Nobody knows exactly how Tuesday's government shutdown will play out in the court of public opinion, but the latest polling and the famous 1995-96 shutdowns offer some helpful clues on how Americans may react to the current fiasco.

1. Republicans lost the 1995 shutdown, but they were losing before it began

Both Gingrich and Dole were already losing popularity before the 1995 government shutdowns began. Greg Gibson, File/Associated Press

Common lore is that Republicans lost big in the 1995 shutdown, but polls show the party was set to be a loser going into the fight. At the end of shutdown No. 1, nearly two-thirds of Americans (65 percent) disapproved of Republican House Speaker Newt Gingrich in a Washington Post-ABC News poll conducted Nov. 19, up from 50 percent in June and just 37 percent in January. After the 21-day shutdown ended in January 1996, Gingrich's negative ratings eased to 61 percent, still 24 points higher than a year earlier.

Then Senate Majority Leader Bob Dole, the eventual Republican presidential nominee in 1996, lost significant ground in the fall and through the two shutdowns. In July 1995, only two points separated Clinton and Dole in a 1996 match-up among registered voters, but that grew to eight points by early November and to 16 points at the end of the second shutdown. Clinton's vote percentage didn't change much, but Dole's dropped by 10 points. Dole's approval rating dropped from 60 percent in March 1995 to 45 percent after shutdown No. 1 and 38 percent after shutdown No. 2.

By contrast, President Clinton's approval rating was positive and stable during the two shutdowns, with his approval ranging between 51 and 54 percent in Post-ABC polls spanning those months.

The shutdown laid the groundwork for Clinton's 1996 win over Dole, but the incumbent also capitalized on an improving economy. Congressional Republicans also decided to cooperate with Clinton in passing popular welfare reform, which helped save their House and Senate majorities, but deprived Dole of one of his best issues against the president.

(For a rundown on how every one of the past 17 government shutdowns played out, see Dylan Matthews indispensable post on Wonkblog.)

2. Obama is more popular than Republicans, but no one is beloved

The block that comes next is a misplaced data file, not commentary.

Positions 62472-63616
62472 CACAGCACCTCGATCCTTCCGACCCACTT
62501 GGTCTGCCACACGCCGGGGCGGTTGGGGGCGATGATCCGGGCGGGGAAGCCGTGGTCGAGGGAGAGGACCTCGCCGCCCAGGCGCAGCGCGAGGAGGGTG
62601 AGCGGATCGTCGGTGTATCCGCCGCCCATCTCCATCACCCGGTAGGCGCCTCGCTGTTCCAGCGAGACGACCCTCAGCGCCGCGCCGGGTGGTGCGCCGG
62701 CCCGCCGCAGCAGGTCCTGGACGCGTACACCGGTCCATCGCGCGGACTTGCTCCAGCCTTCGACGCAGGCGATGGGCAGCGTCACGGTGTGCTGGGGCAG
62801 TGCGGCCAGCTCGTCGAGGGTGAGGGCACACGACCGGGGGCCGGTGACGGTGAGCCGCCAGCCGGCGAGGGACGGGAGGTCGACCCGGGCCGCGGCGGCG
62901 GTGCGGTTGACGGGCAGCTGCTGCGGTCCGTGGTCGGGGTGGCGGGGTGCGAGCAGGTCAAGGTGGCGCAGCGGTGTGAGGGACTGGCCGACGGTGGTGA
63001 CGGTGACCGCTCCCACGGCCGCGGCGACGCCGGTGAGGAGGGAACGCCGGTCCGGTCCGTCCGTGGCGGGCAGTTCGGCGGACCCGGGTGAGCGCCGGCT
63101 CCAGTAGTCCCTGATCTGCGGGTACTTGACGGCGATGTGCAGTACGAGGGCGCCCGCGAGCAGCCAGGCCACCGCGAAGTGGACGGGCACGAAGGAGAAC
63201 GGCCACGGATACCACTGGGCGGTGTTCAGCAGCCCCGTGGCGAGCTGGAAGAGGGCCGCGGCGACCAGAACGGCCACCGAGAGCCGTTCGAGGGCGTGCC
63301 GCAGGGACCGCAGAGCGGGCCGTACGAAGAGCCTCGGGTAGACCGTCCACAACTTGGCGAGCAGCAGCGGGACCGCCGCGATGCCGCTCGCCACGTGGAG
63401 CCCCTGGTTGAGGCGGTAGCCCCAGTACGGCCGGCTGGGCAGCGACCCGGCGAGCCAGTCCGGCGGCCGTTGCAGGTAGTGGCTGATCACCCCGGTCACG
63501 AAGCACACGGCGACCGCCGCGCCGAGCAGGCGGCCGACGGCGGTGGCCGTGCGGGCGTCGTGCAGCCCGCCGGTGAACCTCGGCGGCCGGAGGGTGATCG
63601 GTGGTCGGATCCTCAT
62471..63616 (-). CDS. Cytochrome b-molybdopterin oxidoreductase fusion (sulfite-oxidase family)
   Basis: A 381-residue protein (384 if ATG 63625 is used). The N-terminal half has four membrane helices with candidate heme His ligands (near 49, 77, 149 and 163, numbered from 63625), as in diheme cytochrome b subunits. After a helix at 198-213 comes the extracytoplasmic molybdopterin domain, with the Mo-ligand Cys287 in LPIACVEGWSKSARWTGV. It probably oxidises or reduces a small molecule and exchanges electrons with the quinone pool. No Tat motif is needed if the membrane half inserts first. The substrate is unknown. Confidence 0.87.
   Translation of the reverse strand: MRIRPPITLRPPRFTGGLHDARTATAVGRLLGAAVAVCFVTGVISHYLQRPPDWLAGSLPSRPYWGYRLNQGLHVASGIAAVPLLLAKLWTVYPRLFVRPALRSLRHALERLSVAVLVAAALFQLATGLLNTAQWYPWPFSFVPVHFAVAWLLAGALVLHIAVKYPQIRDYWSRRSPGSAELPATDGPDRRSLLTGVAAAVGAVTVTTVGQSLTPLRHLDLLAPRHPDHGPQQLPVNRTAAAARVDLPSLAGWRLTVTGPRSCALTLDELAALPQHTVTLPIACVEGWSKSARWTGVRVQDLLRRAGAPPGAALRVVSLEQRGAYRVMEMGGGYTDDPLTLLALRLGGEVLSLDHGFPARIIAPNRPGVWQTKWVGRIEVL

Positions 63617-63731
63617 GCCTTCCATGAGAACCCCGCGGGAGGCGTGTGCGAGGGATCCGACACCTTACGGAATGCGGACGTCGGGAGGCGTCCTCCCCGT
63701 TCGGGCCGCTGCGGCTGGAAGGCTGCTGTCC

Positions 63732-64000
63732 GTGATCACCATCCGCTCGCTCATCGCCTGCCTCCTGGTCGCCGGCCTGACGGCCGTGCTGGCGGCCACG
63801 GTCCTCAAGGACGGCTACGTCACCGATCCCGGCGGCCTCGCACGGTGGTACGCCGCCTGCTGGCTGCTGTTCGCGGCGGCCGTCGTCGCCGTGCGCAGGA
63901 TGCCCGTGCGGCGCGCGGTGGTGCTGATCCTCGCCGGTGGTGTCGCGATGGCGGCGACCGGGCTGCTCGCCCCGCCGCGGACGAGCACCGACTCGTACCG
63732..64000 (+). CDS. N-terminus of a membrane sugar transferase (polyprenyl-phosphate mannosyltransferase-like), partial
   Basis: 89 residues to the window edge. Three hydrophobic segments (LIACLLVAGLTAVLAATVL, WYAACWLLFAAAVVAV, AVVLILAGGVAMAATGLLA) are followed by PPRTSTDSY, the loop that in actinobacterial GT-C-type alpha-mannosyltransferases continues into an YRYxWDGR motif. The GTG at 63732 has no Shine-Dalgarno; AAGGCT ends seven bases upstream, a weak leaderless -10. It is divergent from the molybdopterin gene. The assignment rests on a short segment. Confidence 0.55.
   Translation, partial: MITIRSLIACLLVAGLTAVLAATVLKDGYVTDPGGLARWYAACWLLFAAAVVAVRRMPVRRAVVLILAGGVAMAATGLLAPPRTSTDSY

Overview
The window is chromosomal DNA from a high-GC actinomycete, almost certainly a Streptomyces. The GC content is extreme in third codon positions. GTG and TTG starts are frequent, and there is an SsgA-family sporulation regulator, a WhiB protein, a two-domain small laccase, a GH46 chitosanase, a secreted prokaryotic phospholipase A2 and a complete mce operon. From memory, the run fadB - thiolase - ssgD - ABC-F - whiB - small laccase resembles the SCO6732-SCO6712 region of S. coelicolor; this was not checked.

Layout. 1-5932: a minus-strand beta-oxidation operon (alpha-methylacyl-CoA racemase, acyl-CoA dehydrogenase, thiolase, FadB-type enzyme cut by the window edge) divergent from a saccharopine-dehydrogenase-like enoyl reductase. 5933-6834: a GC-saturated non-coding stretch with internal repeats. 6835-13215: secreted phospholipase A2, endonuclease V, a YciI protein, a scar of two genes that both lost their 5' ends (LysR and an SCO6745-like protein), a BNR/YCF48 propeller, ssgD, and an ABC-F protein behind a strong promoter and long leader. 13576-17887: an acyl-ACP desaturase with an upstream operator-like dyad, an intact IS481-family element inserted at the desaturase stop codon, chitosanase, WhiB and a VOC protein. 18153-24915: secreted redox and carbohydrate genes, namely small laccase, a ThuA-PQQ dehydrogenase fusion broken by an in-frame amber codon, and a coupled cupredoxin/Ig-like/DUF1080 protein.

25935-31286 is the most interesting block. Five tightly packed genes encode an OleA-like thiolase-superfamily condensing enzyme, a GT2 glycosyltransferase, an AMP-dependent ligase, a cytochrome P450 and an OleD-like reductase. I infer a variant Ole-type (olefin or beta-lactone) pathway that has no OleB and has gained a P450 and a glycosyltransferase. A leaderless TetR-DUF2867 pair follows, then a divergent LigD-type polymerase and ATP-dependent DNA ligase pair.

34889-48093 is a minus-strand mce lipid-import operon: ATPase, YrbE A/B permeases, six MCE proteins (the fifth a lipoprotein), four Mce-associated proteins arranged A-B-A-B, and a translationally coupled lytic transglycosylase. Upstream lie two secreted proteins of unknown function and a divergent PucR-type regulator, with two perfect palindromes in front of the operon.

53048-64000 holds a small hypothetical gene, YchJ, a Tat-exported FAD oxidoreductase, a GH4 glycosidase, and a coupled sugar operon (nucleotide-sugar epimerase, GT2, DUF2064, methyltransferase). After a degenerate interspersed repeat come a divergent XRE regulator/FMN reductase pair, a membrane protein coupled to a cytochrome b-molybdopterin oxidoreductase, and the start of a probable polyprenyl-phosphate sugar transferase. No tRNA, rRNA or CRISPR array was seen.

Americans' reactions to the budget showdown will be viewed through the lens of their current attitudes, and right now they are not very happy with anybody. Going into the current shutdown, a Washington Post-ABC News poll released Monday found 41 percent approve of how Obama is handling budget negotiations, 34 percent approve of congressional Democrats and 26 percent approve of congressional Republicans.

Republicans are also seen as more stubborn. In a separate Post-ABC poll earlier this month, nearly two-thirds said Republicans are doing "too little" to compromise with Obama on important issues, compared with 49 percent who said this of Obama. This helps explain why two of three polls in recent weeks found more people saying Republicans would be blamed for a shutdown. Both of those numbers may go up after the the current battle is over, which is bad news for both parties.

3. In 1995 few felt personal impact of shutdown

This spring many predicted across-the-board spending cuts known as sequestration would cause public uproar, but it never happened and the cuts remained in place. Most people still oppose the cuts and as many as a third said they felt personal impact, but President Obama and Congress have not felt overwhelming pressure to restore spending levels.

The impact of a government shutdown will be sharper, with 800,000 workers set to be furloughed. But if 1995 experience is any guide, a relatively small share of the public will feel direct impact. Just 12 percent in Post-ABC polls during and after the shutdowns said they were personally inconvenienced, with between 4 and 6 percent saying it was a major inconvenience.

The 1995 government shutdowns were bad for Republicans — but politically, the GOP could have much more to lose this time around. (The Washington Post)

Peyton M. Craighill and Karen Tumulty contributed to this report.